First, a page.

OSLO, Oct 31 (Reuters) – The Norwegian government said on Monday it would raise its military alert level, shift more personnel to operational duties and strengthen the role of rapid mobilization forces in response to the war in Ukraine. did. .
Norway is also about to put its new fleet of US-made P-8 Poseidon submarine search and patrol aircraft into routine operations at a faster pace than originally planned, said Defense Secretary Gen. Eirik Kristoffersen.
“The government has decided that the military will raise its alert level and move to a new phase from 1 November,” the government said in a statement.
However, the alert levels operated by the military are classified, and the government has refused to disclose details of the levels.
As a NATO member, Norway shares nearly 200 kilometers (125 miles) of land border with Russia in the Arctic, as well as extensive maritime borders.
The Nordic country of 5.4 million people is now also the largest exporter of natural gas to the European Union, accounting for about a quarter of all EU imports after falling inflows from Russia.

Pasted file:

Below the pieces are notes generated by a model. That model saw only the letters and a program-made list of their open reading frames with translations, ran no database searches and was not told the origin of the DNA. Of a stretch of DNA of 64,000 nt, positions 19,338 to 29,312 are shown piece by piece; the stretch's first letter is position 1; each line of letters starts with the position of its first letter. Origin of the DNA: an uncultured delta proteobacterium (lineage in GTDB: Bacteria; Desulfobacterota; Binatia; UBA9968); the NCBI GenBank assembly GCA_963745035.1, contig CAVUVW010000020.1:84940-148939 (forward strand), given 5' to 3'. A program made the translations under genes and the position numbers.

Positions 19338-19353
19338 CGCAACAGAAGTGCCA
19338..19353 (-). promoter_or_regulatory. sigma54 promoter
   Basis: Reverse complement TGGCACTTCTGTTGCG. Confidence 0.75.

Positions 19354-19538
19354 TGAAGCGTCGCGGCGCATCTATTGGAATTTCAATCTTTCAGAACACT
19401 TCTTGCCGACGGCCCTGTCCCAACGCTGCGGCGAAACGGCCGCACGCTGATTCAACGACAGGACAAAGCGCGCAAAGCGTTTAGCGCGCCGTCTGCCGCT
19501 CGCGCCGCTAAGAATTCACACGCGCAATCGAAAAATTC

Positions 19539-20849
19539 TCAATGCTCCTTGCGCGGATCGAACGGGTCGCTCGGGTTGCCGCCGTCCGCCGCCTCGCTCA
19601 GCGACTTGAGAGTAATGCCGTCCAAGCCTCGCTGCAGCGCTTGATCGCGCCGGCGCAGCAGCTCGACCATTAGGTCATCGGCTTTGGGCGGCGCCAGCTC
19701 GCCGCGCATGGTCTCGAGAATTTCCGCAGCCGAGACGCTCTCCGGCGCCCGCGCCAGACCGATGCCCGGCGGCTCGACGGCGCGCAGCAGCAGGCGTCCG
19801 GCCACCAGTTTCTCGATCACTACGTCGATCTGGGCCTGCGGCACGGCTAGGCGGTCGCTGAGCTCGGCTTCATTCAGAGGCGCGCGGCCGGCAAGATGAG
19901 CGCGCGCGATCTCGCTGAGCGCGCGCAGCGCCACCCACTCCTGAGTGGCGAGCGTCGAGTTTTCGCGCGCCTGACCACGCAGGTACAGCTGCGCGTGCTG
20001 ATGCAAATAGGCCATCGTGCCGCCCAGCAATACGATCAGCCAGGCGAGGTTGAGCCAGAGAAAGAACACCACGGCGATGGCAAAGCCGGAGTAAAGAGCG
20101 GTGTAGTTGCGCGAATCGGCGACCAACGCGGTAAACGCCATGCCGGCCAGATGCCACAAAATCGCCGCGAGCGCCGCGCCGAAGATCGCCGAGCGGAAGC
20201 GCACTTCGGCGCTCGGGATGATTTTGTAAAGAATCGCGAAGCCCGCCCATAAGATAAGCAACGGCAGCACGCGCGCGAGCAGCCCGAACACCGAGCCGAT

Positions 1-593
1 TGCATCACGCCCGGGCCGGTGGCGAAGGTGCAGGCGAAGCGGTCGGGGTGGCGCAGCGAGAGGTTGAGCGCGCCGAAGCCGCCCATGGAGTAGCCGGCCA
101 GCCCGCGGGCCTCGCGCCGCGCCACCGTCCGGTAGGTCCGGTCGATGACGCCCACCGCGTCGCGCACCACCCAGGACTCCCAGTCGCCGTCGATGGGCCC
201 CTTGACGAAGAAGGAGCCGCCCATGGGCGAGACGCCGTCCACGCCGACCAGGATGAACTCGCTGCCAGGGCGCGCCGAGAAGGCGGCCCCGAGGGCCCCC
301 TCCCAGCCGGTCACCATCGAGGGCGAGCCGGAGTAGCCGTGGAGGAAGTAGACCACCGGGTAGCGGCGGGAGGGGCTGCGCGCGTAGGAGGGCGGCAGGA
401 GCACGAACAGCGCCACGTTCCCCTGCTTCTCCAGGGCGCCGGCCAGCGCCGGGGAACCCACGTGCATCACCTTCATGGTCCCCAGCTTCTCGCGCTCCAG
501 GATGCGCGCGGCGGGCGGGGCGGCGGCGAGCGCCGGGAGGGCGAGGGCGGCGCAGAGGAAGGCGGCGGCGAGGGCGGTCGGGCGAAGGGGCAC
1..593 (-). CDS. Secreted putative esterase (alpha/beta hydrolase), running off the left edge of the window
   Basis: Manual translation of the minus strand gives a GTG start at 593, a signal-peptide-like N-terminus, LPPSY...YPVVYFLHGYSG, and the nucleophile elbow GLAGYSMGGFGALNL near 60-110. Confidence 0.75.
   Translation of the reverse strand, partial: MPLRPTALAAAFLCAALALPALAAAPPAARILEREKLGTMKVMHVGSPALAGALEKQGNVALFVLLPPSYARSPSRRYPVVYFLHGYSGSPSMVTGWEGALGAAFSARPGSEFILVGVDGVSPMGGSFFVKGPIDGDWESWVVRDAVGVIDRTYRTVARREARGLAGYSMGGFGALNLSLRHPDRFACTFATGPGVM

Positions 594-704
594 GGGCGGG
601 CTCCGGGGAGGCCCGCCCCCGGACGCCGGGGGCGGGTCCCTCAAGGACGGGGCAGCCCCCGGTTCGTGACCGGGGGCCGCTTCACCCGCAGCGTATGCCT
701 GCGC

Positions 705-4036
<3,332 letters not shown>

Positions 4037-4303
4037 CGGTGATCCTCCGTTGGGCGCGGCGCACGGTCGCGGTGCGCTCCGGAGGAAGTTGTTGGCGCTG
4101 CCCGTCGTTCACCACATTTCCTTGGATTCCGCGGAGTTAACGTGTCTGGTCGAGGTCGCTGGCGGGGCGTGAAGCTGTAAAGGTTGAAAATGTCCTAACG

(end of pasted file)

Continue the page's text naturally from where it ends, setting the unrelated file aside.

“This is the most serious security situation in decades,” Prime Minister Jonas Gar Stoor of the centre-left Labor Party said at a news conference.
“There is no indication that Russia is extending the war to other countries, but rising tensions expose us to threats, espionage and influence campaigns.”
Defense Minister Björn Arrild Graham said the army would spend less time training and more time on operational duties, with the Home Guard, a rapid mobilization force, playing a more active role. rice field.
The Air Force wanted to stop training the F-35 fighter jets in the United States and keep them in Norway, Armed Forces Chief Christophersen said.
“We expect this situation to continue for at least a year,” Christophersen said.
Norway has deployed troops to protect offshore platforms and onshore facilities after a leak in the Nord Stream pipeline on September 26, with support from British, French and German navies.
The country’s security police arrested a suspected Russian spy last week and are also involved in protecting gas exports that will be vital to Europe’s energy supply this winter.
Reported by Gwladys Fouche. Written by Terje Solsvik.Edited by Nora Bri, Philippa Fletcher, John Stonestreet, Allison Williams
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